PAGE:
In securing for my daughter a religious education, I have offered her exposure to a set of ideas and ideals that are her heritage and her birthright, and I've given her an opportunity to develop her own faith. But at the same time, I have exposed her to a set of explanations and beliefs which her father and I, to differing degrees, both find to be problematic. And those concepts have been presented to her not as ideas but as facts. I think it's lovely that Julia has such a pure faith in her religion and her idea of what God is. But truth be told, I also think the whole thing smacks of rote memorization and sounds almost frighteningly cult-like when recited back to me by a 3 year old.
I've been very on the fence as to whether I should challenge some of the ideas that Julia's been taught or simply support her beliefs. It would be so easy to say to her "you know, there are many different ideas about what God is, and some people don't even believe God exists at all. It's up to you to decide what you believe. I think that the God you describe is lovely, and I'd like to believe in something similar, but not everyone would agree." But it seems unfair to prematurely challenge what she's been taught when she seems so happy and comforted by it. There's no harm in a young child believing in God, even if her parents don't. There could be harm, however, in not teaching a child to think for herself. Which value do I hold more dearly -- supporting my child's faith or encouraging her to question?
The rabbi nodded when I asked presented my dilemma (in a far more concise way than I've presented it here). "That's the crux of the problem," he agreed as parents all around me nodded their heads and whispered "good question." His advice, in the end, was to continue to provide an opportunity for Julia to talk openly and honestly about God and to increase my own level of personal opinion and invitation to question as she grows cognitively. "She'll ask the questions on her own one of these days," he told me, "provided you've created an environment where she feels comfortable voicing her ideas and doubts. That would be the ideal time to share the questions you're grappling with yourself." It's good advice, both from a religious leader and a more experienced parent who's been down this road already, and I'm inclined to take it. So for now, I'm going to stay quiet and wait for Julia to grow up a little bit. I look forward to the day we'll be able to have a more interactive conversation about God, but I'm pretty sure it would simply be confusing to start that discussion now.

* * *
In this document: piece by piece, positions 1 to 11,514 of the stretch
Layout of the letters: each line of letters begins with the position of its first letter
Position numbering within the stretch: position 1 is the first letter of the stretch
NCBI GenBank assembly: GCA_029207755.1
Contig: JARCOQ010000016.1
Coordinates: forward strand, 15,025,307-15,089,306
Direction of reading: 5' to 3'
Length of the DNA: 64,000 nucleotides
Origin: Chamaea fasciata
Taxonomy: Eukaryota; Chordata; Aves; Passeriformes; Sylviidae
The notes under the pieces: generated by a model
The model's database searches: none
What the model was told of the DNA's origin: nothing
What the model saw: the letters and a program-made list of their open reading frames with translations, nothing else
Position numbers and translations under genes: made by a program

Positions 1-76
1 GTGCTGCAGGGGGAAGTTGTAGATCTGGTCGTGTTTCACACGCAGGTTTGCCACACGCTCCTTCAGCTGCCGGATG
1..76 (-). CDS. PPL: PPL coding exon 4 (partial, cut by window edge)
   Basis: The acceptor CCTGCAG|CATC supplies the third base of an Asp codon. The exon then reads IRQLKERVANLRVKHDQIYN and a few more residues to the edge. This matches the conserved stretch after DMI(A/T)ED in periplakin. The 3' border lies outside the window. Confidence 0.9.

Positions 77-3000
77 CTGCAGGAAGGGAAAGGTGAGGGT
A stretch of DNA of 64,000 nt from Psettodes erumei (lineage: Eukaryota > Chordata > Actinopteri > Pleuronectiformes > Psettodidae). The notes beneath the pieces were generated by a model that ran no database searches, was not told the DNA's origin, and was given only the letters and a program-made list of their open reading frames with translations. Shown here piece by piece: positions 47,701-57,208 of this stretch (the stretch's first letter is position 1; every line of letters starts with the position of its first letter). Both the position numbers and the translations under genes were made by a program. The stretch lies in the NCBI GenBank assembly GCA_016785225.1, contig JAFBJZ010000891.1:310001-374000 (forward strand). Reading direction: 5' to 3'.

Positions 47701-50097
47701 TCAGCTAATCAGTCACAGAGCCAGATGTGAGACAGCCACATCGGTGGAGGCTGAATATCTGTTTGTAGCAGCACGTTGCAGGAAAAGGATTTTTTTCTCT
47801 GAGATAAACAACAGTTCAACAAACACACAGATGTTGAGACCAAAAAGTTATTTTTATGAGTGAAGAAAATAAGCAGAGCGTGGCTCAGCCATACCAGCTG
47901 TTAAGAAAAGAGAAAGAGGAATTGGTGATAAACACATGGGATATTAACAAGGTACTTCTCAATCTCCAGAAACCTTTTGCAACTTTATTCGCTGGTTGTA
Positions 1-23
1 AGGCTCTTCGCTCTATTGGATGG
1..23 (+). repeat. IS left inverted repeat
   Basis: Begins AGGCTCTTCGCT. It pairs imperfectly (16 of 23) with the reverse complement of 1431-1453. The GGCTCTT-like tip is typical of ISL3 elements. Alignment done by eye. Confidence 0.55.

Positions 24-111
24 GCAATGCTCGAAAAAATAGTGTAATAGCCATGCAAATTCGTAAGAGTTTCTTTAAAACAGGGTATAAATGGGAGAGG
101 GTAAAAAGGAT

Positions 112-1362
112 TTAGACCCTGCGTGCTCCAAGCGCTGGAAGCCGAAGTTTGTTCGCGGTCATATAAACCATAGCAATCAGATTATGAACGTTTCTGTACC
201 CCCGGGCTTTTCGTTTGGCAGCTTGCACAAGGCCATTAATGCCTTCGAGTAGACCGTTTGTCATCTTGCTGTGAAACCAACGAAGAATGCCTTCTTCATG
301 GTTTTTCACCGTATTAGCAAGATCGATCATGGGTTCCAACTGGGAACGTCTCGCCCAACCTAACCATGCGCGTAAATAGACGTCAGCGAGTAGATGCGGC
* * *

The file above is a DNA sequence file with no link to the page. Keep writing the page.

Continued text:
I must confess, there's a large part of me that hopes that Julia will continue to hold onto her faith even after she matures enough to question it. I envy the way she believes so completely. I wish that I could feel it, too. Maybe when the time comes, she'll be able to teach me how. But if not, hopefully I'll be able to show her that one can question and doubt, yet still identify strongly as a Jew. However temporary it might turn out to be, my daughter's faith has made me more connected to my religious roots. And now that I've come to know this part of myself again, I suspect I'd miss a lot more than just the challah if we stopped celebrating Shabbat.